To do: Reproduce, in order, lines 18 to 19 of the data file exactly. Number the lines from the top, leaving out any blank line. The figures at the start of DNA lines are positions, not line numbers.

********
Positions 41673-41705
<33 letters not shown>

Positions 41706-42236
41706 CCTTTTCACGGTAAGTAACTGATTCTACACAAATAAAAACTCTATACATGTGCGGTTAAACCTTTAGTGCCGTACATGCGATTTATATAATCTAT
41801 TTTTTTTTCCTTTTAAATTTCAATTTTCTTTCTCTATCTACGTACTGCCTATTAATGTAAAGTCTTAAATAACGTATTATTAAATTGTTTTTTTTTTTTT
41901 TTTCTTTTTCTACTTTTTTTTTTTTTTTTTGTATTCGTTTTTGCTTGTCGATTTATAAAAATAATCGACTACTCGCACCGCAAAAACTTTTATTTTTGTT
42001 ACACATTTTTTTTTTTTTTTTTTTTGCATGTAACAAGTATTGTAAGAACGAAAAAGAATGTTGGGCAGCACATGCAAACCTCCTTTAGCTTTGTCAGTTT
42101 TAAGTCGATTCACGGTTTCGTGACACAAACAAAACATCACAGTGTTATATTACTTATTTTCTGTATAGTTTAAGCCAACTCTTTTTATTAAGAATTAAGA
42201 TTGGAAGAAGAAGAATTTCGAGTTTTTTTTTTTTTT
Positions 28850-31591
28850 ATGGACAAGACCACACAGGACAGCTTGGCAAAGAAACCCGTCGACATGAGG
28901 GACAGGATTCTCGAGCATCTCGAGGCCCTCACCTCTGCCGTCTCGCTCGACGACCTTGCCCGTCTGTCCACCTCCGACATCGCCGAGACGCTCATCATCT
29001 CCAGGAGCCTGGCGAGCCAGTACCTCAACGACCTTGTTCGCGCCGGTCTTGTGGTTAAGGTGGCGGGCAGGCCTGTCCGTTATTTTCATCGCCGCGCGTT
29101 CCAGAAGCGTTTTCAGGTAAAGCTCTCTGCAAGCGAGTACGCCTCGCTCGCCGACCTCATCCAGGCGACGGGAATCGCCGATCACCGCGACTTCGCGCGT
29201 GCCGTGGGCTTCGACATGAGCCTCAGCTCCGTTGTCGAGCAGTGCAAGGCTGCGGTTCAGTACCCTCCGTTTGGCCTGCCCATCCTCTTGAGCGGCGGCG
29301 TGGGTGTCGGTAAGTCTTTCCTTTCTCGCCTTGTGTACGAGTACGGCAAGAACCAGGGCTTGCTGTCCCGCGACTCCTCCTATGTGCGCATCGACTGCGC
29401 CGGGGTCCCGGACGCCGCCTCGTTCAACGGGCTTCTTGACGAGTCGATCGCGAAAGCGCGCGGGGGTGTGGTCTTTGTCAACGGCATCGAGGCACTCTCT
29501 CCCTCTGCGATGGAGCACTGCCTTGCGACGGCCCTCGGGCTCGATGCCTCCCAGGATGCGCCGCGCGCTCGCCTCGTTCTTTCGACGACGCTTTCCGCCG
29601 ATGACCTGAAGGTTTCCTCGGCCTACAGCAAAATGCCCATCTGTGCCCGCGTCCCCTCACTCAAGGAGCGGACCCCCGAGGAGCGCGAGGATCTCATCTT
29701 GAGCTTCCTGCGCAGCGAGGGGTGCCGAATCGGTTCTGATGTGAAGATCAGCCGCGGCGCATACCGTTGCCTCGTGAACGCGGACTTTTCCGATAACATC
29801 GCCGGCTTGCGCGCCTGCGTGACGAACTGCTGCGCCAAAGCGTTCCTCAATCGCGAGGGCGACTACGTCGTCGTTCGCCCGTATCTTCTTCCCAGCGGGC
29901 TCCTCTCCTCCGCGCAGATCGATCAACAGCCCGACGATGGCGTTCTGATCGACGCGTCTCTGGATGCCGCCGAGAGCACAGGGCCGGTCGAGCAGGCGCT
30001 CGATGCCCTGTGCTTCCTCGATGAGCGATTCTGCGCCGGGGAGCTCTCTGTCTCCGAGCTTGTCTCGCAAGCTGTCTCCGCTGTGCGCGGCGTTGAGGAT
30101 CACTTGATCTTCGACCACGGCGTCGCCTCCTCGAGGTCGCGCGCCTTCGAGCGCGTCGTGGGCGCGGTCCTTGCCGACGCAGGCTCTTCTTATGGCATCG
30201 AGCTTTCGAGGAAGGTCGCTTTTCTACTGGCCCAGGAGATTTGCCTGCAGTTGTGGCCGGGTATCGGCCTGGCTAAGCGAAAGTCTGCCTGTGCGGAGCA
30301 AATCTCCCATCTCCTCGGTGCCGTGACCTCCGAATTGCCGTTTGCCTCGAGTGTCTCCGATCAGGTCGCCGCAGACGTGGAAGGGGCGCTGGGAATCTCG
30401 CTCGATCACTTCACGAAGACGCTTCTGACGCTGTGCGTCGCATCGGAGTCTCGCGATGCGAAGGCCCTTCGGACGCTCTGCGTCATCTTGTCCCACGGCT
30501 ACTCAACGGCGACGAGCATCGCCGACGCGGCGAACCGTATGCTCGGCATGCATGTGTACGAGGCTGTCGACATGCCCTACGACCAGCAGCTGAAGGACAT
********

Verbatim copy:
29501 CCCTCTGCGATGGAGCACTGCCTTGCGACGGCCCTCGGGCTCGATGCCTCCCAGGATGCGCCGCGCGCTCGCCTCGTTCTTTCGACGACGCTTTCCGCCG
29601 ATGACCTGAAGGTTTCCTCGGCCTACAGCAAAATGCCCATCTGTGCCCGCGTCCCCTCACTCAAGGAGCGGACCCCCGAGGAGCGCGAGGATCTCATCTT